||6,7-Dihydroxycoumarin(Esculetin) has various biological and pharmaceutical properties including anti-edema, anti-inflammatory, anti-tumour, hepatoprotective, anti-osteoarthritis and anti-rheumatoid arthritis effects. It inhibits lipoxygenases (LOs), p42/44 MAPK activation, PI3-kinase activation, as well as NF-kappaB and AP-1 activation, it exhibits competitive inhibition against the oxidation of 3-(3,4-dihydroxyphenyl)- alanine by mushroom, the IC50 value of is 43 microM. |
|Int J Oncol. 2015 Jan;46(1):265-71. |
|Esculetin (6,7-dihydroxycoumarin): a potential cancer chemopreventive agent through suppression of Sp1 in oral squamous cancer cells.[Pubmed: 25310400]|
|Esculetin (6,7-Dihydroxycoumarin), a coumarin compound, is known to inhibit proliferation and induce apoptosis in several types of human cancer cells and is regarded as a promising chemotherapeutic agent.
METHODS AND RESULTS:
The purpose of the present study was to investigate the anti-proliferative effects of esculetin on two oral squamous cell carcinoma (OSCC) cell lines, HN22 and HSC4, through regulation of specificity protein 1 (Sp1). We examined the apoptotic effects of esculetin were measured by MTS assay, DAPI staining, Annexin V, PI staining, RT-PCR, western blot analysis and immunocytochemistry in HN22 and HSC4 cells. Taken together, the results of the present study indicate that esculetin had anti-proliferative effect on the growth of OSCC cells (HN22 and HSC4) in a dose- and time-dependent manner. The treatment of HN22 and HSC4 cells with esculetin led to a significant reduction in growth and induced apoptosis, followed by the regulation of Sp1 and Sp1 regulatory protein.
This indicates that esculetin inhibited cell growth and induced apoptosis by suppressing Sp1 in HN22 and HSC4 cells, suggesting it to be a potent anticancer drug candidate for oral cancer.
|Food Funct. 2014 Sep;5(9):2371-7. |
|Esculetin inhibits the inflammatory response by inducing heme oxygenase-1 in cocultured macrophages and adipocytes.[Pubmed: 25088305]|
METHODS AND RESULTS:
In this study, we investigated the anti-inflammatory effects of esculetin (6,7-Dihydroxycoumarin,ECT) through up-regulation of heme oxygenase-1 (HO-1) in cocultured macrophages and adipocytes. RAW264.7 macrophages and differentiated 3T3-L1 adipocytes were cocultured in serum-free Dulbecco's modified Eagle's medium with or without ECT for 24 h. Nitric oxide (NO), tumor necrosis factor-α (TNF-α), and monocyte chemoattractant protein-1 (MCP-1) production was measured in the coculture supernatant. ECT decreased the secretion of NO, TNF-α, and MCP-1. The expression of adipogenic proteins, including peroxisome proliferator-activated receptors γ (PPARγ) and CCAAT/enhancer binding protein α (C/EBPα) in cocultured adipocytes and inducible nitric oxide synthase (iNOS) in cocultured macrophages, was inhibited by ECT. Additionally, HO-1 expression was induced in cocultured macrophages and adipocytes. Silencing of HO-1 expression increased the production of NO, TNF-α, and MCP-1 in cocultured cells, in spite of the presence of ECT.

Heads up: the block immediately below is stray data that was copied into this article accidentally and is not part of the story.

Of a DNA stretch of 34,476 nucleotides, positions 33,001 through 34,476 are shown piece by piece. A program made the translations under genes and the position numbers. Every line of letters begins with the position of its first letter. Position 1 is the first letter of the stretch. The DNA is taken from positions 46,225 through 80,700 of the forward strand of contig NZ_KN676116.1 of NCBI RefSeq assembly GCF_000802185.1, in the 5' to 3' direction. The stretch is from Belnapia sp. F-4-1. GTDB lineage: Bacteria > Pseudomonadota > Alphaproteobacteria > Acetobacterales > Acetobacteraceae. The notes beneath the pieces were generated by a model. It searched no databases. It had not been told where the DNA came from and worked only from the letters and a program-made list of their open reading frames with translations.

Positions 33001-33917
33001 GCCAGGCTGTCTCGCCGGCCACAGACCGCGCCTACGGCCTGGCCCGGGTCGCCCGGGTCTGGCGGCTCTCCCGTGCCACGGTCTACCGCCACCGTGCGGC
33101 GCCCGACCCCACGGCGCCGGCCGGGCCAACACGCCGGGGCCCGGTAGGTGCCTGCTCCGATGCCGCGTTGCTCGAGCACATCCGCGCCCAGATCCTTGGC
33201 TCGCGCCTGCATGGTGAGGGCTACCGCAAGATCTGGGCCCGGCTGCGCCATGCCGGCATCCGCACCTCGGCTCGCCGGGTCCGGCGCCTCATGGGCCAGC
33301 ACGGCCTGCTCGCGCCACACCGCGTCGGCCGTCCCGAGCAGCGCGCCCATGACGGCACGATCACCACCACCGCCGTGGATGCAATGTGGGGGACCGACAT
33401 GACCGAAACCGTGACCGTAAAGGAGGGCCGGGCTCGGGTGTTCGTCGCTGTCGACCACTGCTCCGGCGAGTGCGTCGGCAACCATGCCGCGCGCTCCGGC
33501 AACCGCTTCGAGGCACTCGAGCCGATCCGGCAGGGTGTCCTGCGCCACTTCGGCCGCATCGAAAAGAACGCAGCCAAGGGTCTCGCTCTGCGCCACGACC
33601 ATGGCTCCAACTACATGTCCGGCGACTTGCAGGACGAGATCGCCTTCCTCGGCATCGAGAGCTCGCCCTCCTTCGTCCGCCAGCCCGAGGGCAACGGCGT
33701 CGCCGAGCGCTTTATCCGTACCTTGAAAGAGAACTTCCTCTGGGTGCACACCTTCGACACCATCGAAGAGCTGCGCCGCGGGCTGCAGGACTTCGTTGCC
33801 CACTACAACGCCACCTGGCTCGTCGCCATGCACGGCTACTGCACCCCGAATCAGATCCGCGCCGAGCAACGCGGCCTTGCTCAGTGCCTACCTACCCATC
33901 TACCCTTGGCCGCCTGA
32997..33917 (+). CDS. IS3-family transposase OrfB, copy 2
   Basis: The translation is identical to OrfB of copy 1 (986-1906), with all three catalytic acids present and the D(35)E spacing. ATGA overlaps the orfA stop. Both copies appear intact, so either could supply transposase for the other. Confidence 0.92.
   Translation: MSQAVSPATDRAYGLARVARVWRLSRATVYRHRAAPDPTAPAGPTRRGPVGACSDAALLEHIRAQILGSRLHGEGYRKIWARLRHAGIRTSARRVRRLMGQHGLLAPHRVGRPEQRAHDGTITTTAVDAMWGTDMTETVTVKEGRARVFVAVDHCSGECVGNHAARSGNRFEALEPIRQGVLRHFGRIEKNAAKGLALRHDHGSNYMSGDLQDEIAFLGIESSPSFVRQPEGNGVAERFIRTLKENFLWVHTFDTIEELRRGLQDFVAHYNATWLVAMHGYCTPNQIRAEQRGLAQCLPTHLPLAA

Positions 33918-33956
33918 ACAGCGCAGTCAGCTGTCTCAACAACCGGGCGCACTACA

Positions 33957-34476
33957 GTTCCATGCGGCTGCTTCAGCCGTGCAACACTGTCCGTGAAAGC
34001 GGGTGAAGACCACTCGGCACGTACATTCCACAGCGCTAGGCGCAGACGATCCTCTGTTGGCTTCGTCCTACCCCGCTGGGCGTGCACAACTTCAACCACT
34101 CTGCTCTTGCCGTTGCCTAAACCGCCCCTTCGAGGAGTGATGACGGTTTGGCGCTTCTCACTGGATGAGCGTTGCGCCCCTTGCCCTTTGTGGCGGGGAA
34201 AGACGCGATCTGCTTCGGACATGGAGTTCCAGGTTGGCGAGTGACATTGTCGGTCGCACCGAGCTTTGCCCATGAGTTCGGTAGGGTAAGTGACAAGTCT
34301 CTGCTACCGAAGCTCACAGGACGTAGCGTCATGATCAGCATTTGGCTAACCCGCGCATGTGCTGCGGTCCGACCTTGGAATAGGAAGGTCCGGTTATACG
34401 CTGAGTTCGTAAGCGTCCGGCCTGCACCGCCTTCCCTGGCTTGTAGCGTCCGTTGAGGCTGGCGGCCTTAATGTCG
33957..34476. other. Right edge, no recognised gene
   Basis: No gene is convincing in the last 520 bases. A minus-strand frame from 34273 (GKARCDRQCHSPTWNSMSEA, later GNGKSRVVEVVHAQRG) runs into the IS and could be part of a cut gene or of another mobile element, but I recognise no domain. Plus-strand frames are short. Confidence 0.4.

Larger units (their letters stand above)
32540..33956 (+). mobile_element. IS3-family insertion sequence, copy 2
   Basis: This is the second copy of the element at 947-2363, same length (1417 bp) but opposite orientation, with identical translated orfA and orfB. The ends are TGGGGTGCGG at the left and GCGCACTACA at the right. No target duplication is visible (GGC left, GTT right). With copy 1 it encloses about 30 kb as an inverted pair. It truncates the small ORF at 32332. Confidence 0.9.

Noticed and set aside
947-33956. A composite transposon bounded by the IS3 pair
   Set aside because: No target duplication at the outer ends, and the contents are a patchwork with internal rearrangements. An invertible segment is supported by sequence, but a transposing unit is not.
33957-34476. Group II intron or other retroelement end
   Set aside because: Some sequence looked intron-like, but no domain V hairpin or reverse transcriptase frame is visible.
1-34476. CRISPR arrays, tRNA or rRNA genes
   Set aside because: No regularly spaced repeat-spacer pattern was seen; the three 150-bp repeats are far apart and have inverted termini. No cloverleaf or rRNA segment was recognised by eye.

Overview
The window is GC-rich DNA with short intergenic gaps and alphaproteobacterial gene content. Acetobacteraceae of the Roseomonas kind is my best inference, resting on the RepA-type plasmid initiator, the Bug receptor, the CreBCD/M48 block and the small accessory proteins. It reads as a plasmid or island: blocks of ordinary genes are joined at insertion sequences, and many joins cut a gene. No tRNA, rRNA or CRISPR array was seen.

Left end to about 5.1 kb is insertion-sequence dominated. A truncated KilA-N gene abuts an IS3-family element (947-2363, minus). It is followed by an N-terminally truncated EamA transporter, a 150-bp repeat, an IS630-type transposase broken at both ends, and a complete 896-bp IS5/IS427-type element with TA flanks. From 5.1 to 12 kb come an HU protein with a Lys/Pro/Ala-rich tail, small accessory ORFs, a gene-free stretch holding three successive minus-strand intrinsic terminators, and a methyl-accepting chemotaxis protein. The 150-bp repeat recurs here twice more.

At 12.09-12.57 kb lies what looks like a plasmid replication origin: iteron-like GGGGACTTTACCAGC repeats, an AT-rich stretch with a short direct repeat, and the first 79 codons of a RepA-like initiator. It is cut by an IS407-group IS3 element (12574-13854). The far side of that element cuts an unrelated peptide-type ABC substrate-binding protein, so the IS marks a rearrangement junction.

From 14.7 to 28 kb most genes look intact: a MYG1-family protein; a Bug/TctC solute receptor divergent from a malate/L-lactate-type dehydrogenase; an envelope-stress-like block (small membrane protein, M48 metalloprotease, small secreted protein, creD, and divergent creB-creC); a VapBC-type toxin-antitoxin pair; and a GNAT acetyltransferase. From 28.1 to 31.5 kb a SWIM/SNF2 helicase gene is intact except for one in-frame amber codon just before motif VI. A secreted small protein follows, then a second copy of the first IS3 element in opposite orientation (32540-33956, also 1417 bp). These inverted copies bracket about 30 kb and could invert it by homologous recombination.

This study demonstrated that ECT exhibited anti-inflammatory properties by inhibiting the production of proinflammatory cytokines in the interaction between adipocytes and macrophages through HO-1 expression. ECT may have the potential to improve chronic inflammation in obesity.
|Eur. J. Pharmacol., 1999, 370(3):297-305 |
|Esculetin suppresses proteoglycan metabolism by inhibiting the production of matrix metalloproteinases in rabbit chondrocytes.[Pubmed: 10334506]|
|The possible mechanism of the chondroprotective effect of 6,7-Dihydroxycoumarin (esculetin) was investigated using primary cultures of rabbit articular chondrocytes.
METHODS AND RESULTS:
Esculetin (EST) significantly suppressed the proteoglycan depletion and the release of pulse-labeled [35S]proteoglycan from the matrix layer of rabbit chondrocytes treated with recombinant human interleukin-1alpha. The matrix metalloproteinase inhibitor, 1,10-phenanthroline, also blocked the proteoglycan depletion and [35S]proteoglycan release. From these results, it is likely that recombinant human interleukin-1alpha-induced proteoglycan depletion is mediated by matrix metalloproteinases. Although esculetin did not directly inhibit collagenolytic activity in the culture media, it significantly suppressed the production of pro-matrix metalloproteinase-1/interstitial procollagenase and pro-matrix metalloproteinase-3/prostromelysin 1, accompanied by a decrease in the steady-state levels of their mRNAs.
These results suggest that esculetin is a therapeutically effective candidate for inhibition of cartilage destruction in osteoarthritis and rheumatoid arthritis.